You should be getting a solid return-on-investment. However, in order to do that, you need to have an idea about your numbers, and you need to measure things. Few businesses do that.
What are the resources you can relocate from within your company towards that task?
Insourcing (as opposed to outsourcing) is sometimes a superior strategy when it comes to managing your whole content strategy, or even when it comes to producing content.
Someone who has been in the company for 2-3 years definitely knows your products better than someone who will have a few hours to research them before they get to work. Your company’s voice and vision is much clearer for someone who is actually a part of the business, and who is also a subject matter expert.
In many cases, companies aren’t willing to make the effort to relocate resources to content creation in-house, as everyone is already likely very busy with other stuff.
I still recommend getting your employees to write a piece of content every couple of weeks. You could then have someone edit it, rather than outsource all your content creation. Not everyone is a great writer, so the quality of what you produce in-house will sometimes be rough. However, with good editing, you can turn mediocre texts into great content, as long as you have a global vision.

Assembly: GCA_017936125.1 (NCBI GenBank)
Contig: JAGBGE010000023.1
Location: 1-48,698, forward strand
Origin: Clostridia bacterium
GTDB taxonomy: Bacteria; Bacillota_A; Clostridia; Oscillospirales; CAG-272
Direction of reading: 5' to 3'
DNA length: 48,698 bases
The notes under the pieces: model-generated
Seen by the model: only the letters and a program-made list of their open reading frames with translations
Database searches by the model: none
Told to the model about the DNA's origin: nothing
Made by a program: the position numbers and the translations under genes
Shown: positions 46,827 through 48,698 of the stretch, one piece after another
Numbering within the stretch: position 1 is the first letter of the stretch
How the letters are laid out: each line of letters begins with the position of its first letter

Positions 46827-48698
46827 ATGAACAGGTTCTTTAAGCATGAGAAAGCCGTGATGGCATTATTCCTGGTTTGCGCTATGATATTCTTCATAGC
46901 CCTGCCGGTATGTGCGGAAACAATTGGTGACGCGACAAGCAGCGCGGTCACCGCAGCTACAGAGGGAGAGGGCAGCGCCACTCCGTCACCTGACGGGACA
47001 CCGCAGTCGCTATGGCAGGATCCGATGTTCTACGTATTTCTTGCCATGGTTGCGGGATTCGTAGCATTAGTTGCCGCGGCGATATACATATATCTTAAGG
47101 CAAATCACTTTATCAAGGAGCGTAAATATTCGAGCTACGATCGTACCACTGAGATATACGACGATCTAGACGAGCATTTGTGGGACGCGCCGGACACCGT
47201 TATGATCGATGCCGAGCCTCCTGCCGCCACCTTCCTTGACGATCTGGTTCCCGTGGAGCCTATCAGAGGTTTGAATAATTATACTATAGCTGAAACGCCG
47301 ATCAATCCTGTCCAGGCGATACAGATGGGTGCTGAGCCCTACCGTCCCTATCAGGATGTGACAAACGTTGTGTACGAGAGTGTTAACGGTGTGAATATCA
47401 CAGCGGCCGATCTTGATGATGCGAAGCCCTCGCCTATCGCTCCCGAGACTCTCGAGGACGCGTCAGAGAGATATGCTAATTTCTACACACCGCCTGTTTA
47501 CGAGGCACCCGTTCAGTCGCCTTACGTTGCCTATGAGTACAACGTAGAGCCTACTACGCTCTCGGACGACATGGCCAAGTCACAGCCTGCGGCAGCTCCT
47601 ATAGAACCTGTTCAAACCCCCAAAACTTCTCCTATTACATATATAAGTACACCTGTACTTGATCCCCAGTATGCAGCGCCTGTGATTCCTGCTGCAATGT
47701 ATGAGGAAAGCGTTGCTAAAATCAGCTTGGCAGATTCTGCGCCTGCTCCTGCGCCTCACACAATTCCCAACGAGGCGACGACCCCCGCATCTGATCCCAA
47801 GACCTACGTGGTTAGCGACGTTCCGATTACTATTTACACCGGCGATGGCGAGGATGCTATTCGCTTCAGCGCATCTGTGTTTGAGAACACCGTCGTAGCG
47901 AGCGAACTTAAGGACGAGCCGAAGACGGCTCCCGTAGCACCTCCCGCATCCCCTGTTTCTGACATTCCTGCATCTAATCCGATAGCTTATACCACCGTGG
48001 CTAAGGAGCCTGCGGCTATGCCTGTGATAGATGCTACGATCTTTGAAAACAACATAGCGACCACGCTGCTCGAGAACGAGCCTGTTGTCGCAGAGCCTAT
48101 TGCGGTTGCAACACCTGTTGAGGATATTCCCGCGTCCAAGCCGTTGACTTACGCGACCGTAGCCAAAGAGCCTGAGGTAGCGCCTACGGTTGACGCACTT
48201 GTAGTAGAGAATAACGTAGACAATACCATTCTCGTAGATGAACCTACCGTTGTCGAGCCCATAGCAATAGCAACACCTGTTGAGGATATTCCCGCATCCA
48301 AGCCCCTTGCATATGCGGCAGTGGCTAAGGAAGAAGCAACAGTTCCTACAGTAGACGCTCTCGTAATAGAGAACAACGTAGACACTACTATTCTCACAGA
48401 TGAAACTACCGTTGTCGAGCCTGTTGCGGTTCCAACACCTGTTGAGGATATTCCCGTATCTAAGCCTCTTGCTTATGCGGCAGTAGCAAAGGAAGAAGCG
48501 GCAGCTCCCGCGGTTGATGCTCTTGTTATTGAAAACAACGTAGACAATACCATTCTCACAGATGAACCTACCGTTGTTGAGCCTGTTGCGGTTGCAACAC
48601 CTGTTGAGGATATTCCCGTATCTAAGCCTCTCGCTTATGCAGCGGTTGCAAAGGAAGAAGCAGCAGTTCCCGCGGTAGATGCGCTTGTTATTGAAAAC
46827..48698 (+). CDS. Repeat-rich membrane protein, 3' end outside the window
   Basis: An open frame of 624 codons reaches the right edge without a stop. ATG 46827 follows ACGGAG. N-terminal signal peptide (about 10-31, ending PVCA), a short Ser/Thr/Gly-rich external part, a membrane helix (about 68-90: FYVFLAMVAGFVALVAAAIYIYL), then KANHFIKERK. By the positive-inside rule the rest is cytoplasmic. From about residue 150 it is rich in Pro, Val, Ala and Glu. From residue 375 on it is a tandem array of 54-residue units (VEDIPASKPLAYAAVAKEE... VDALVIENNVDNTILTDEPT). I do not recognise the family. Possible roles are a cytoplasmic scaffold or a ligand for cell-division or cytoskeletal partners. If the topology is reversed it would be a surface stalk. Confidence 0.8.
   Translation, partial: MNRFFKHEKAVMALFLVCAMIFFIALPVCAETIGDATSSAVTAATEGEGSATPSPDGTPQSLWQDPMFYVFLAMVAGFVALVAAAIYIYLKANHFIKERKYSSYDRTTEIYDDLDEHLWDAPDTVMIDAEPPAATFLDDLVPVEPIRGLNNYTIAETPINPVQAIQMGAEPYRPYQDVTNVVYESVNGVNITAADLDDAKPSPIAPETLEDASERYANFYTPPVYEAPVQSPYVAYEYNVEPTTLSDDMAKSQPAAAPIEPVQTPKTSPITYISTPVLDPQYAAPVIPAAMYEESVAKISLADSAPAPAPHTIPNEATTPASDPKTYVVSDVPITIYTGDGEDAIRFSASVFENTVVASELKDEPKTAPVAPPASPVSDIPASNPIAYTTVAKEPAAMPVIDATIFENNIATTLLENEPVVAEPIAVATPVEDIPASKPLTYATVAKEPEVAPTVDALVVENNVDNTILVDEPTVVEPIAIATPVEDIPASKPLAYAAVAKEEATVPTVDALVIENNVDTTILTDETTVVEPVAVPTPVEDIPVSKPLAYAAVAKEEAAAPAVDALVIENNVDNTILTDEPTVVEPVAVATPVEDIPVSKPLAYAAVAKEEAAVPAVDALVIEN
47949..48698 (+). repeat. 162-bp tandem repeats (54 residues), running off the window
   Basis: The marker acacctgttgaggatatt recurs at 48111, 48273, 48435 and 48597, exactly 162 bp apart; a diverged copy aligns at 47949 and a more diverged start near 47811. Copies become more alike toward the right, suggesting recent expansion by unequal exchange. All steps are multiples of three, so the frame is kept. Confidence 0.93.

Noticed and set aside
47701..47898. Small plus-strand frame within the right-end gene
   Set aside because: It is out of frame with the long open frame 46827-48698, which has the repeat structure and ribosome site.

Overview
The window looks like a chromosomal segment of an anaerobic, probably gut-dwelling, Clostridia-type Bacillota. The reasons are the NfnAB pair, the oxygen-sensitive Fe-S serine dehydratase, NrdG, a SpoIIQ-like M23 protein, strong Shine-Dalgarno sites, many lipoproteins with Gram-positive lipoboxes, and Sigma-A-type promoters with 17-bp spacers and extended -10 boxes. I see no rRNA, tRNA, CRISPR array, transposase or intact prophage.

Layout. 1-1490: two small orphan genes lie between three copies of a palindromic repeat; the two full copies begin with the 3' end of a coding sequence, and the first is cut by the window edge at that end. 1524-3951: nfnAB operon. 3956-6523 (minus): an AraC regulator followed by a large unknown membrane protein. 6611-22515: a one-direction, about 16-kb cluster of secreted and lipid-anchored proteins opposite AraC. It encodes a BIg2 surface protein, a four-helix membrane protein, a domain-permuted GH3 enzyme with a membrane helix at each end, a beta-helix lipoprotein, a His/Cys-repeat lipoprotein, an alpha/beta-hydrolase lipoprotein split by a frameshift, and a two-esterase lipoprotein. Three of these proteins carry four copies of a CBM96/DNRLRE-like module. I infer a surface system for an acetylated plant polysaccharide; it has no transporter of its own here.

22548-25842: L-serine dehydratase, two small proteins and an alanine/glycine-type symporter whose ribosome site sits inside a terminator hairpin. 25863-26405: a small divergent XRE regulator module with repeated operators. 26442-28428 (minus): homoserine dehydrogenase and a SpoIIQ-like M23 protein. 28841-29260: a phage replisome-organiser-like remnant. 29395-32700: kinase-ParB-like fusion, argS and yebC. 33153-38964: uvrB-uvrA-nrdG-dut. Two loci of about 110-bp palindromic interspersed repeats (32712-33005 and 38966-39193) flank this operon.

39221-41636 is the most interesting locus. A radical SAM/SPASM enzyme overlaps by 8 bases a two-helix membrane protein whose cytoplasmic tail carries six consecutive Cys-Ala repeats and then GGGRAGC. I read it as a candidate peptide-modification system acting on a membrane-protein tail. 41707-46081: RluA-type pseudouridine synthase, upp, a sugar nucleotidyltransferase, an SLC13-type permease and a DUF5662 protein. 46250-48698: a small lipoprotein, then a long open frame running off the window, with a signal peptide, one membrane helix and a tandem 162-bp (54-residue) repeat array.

Get everyone involved with the content strategy. Markus Sheridan describes this approach in detail in his brilliant book, “They Ask, You Answer“, and I cannot recommend it enough. Get your sales team involved, too. Especially your sales team. Let people own their content, i.e. publish it under their own name on the company blog.
This is where a content strategist (in-house or a freelancer) can really help: they can build a strategy, plan, and create an editorial calendar. They’ll be able to make sure your content marketing efforts aren’t wasted.
Insourcing and outsourcing both have their pros and cons. For a detailed comparison between them, I highly recommend Tom DiScipio’s article on that topic.
The right balance between outsourced content and content produced in-house is different for each company. It depends on your size, goals, expectations, budget, and many other things. Outsourcing content makes sense if you have a clear vision and have already decided on your tone of voice and requirements, and if you’re able to efficiently manage your relationships with contractors.
If you’d like to learn more about how a freelance writer can help your business grow, set up a quick meeting with me and we can discuss that in detail.